Sunday, October 9, 2011

Unit cohesion is definitely lacking

A review of the year so far

I'm continuing my work this year on tightening my unit plans and making my curriculum an actual curriculum, instead of things I do one after the other.  The particular focus this year is on the ELA class.  We're training with Annette from the ISD, in accordance with the roll-out of the Common Core standards.  I've gotten better every year I've done it.  Except this year.  My units don't feel like anything.

I have no recollection of how I made my units last year feel like units, except through extensive repetition of the theme.  This leads me to wonder if my units were actually as good as I thought they were.  I've gone back over my unit plans and my lesson plans.  The unit plans, at least for Spanish class, look good on paper: a common theme, usually based on a cultural learning goal, attached to three to five communicative learning goals, each supported by a variety of structured input and output learning activities.  Most of them have several learning styles built in to them.  Most of them are everything I think they're supposed to be.

The lesson plans are less clear--they're working documents, so I often use shorthand phrases for activities (usually) detailed in the unit plans.  But sometimes they're burst-of-inspiration, let's-see-how-this-flies activities dreamed up just before Monday morning.  And of course they don't reflect 100% how the lessons were taught.  Towards the end of the school year, I stopped planning past halfway through Thursday, knowing full well that something in every class was going to keep me from getting any further than that.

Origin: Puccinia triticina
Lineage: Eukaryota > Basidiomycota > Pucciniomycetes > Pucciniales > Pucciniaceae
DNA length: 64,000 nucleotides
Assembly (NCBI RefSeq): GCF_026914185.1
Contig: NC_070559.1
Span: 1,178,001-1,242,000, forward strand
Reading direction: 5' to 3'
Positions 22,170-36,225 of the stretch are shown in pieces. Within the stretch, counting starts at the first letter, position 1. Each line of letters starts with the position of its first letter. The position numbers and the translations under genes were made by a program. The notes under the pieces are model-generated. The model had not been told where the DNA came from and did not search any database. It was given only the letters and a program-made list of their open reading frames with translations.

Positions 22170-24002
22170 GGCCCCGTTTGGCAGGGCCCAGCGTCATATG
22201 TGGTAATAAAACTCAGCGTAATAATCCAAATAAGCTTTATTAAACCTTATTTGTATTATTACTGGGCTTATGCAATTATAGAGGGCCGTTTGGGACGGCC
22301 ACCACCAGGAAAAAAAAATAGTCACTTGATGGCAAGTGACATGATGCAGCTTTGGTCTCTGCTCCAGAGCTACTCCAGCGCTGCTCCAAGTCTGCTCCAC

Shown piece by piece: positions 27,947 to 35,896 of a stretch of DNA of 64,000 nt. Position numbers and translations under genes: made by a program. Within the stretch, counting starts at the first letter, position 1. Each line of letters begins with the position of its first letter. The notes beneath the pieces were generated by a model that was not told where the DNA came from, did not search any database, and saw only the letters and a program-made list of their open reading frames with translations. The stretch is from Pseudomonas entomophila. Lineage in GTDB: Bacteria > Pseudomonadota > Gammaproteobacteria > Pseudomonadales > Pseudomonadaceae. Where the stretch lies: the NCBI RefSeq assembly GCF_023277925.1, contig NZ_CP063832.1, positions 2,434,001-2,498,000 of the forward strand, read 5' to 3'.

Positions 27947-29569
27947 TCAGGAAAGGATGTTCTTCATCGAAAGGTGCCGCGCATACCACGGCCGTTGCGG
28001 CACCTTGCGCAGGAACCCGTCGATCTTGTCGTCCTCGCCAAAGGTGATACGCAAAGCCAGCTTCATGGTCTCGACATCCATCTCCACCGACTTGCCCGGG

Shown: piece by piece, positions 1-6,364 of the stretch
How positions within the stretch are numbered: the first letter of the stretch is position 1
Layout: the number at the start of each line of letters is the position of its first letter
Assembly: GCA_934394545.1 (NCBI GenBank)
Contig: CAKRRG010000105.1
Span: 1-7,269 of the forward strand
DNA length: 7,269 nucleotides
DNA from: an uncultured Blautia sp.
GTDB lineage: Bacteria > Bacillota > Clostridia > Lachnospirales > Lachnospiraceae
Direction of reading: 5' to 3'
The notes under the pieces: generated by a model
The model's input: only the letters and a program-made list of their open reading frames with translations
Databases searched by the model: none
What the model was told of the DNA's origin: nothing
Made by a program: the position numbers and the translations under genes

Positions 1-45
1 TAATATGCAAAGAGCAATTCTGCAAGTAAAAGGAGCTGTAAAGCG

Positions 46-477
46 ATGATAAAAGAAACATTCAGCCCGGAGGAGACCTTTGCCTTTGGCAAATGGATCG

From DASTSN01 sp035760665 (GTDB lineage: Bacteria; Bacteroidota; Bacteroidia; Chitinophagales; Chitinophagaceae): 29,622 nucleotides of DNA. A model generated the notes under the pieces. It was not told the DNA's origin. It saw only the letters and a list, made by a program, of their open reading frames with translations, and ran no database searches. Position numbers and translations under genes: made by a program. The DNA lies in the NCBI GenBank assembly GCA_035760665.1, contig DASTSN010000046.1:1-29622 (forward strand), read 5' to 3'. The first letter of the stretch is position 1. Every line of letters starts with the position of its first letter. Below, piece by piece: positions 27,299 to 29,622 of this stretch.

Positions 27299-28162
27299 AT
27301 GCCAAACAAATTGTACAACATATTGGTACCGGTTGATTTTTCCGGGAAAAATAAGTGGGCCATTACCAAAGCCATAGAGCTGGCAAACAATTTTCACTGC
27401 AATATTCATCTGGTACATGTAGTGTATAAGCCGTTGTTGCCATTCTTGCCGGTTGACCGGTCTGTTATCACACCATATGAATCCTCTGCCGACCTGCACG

But I watch similar lessons, based off of very similar (nearly identical) unit plans, this year, and I think to myself, what are we doing here?  What are we building up to?  I don't think I've lost the fire or the creative spark, but everything feels flatter than it did last year, more purposeless, less directed.  And if I feel it, you can bet the students are feeling it.

So the solution is to...what?  My next idea is to make communicative projects a more integral part of each unit's assessment.  As I type this, it occurs to me that once upon a time I had as a goal to do with chapter tests entirely, and have each unit's assessment BE the communicative project: a presentation, an interview, something which would require a range of communicative competencies to complete successfully.   So maybe by building the projects back into the unit plans, into the position of primacy I've always intended they should have, I'll be able to give the units the direction I feel they're currently lacking.


Anonymous said...

T. Chapman
There are major changes in the educational world today. The school in which I teach does not allow teachers any room to create units. The closest thing we have to units are during the reading class. We have a theme that last six days. Everything is already mapped out for us, all we have to do is teach. I always personlize my lesson to make it fun for the students. We are involved in professional development sessions to teach us how to teach the lesson according to the manual.

JohnCosby said...

T. Chapman,

Who created your unit plans originally? If there's one thing we can learn from the "Harry Potter" series, it's to never trust a curriculum whose brain you can't see.